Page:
If, as a Philadelphia Daily News columnist recently wrote, Kevin Kolb has become the face of the NFL lockout, the expression on that face might prove to be one of pain.
Of the many topics manufactured in the media's desperate search for something to write and talk about while next to nothing is going on, Kolb's future has easily been the biggest.
Although no trades are permitted, vast amounts of space and time have been devoted by this outlet and any number of others about potential deals the Eagles will make to unload Kolb once football business resumes. Some have been reported with more certainty than speculation. And all have explored the draft-pick compensation the Eagles should/will receive for the quarterback.
It's fair to say that Kolb hasn't had much of an NFL career. He briefly held the Eagles' starting job, and he doesn't have enough of a body of work as a pro to be evaluated at a dramatically higher level than most of the quarterbacks drafted last month.
But the perception is, because a highly credible sort such as Eagles coach Andy Reid thought enough of him to draft him in the second round and eventually name him a starter and because he had a couple of impressive performances, Kolb represents the best available non-rookie at a premium position. He is the what-if guy, as in, what if he hadn't suffered that concussion halfway through the 2010 season opener? And what if Michael Vick hadn't been so brilliant in Kolb's place?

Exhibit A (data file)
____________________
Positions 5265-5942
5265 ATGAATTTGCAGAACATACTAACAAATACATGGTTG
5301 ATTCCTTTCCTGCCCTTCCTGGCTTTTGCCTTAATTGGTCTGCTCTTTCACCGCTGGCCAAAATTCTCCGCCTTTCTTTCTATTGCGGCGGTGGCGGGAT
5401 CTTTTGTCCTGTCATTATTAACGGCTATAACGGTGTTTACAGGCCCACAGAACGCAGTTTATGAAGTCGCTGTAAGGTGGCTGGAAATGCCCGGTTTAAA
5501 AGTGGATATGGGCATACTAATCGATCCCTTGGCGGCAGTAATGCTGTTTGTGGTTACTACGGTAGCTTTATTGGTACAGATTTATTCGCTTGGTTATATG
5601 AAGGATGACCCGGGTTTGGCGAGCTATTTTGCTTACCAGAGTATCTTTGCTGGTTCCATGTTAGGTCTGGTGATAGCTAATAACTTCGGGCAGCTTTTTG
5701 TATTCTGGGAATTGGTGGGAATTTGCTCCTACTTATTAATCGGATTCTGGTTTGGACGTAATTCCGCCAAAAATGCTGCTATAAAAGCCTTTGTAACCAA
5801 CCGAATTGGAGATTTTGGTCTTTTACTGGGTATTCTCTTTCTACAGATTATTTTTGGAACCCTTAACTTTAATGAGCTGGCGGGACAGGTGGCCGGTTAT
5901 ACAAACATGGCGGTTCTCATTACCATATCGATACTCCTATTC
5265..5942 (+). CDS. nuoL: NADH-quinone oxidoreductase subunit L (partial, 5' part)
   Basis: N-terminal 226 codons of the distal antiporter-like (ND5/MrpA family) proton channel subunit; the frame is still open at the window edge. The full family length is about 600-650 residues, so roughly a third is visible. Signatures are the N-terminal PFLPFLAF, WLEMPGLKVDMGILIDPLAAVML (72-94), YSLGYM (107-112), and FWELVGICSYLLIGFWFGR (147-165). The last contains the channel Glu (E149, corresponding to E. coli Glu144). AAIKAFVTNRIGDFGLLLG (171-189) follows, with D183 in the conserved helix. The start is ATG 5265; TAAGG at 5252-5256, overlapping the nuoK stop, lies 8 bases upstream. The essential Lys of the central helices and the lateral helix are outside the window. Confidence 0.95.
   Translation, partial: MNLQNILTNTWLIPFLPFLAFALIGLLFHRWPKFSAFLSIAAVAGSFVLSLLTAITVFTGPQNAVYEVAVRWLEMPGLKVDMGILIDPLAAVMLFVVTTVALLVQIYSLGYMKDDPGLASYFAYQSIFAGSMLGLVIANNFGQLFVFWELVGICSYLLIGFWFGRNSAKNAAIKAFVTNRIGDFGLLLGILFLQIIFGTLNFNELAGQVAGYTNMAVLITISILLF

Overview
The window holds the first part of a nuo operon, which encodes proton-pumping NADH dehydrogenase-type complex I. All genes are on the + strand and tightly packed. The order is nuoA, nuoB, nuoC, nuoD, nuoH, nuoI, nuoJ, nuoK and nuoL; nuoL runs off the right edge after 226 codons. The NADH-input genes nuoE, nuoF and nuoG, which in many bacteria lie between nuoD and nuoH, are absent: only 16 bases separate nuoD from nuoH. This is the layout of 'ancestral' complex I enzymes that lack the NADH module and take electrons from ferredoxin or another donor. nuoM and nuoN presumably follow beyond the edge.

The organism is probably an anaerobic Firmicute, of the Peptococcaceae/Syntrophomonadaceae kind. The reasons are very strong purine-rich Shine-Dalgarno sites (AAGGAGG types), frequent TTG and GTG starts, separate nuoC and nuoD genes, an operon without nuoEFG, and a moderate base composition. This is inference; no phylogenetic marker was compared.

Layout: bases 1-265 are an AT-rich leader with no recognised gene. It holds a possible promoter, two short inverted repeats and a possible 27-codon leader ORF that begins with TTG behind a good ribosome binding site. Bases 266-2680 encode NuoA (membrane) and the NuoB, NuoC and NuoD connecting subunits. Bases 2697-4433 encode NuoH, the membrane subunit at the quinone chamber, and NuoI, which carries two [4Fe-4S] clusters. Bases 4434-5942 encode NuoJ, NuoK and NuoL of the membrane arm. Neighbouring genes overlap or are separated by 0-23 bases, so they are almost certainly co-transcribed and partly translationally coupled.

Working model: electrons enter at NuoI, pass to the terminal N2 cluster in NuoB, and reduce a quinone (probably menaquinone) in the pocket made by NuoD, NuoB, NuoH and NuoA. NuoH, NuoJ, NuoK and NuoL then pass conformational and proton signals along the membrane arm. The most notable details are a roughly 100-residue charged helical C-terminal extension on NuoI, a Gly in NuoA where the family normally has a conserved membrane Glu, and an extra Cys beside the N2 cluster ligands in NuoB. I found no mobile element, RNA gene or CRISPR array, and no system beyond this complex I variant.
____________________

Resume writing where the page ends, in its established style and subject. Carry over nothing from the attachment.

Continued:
For that, Kolb is the subject of seemingly endless buzz. With no real NFL transactions of any kind to discuss, thorough analysis of every aspect of Kolb's quarterbacking skills and their corresponding value to another team virtually is the only game in town. If you believe everything you read and hear, he's already a member of the Arizona Cardinals, who, by the way, already have parted with two second-round draft picks to land him. But there's always a chance he'll wind up with the Seattle Seahawks ... or the Miami Dolphins ... or ...
Despite presumably being wanted so much by so many different teams, Kolb shouldn't be too quick to celebrate. In trying to fill the void of real NFL news, reporters and analysts have managed to ramp up the pressure for him to be an instant star ... and viewed as a major flop if he isn't. As columnist Rich Hoffman pointed out, no one will feel much sympathy for a guy who received more than $10 million in signing bonus last year.
But when this lockout does become a memory, Kolb can only hope that discussion about where and for how much he would be traded isn't the extent of his NFL legacy.
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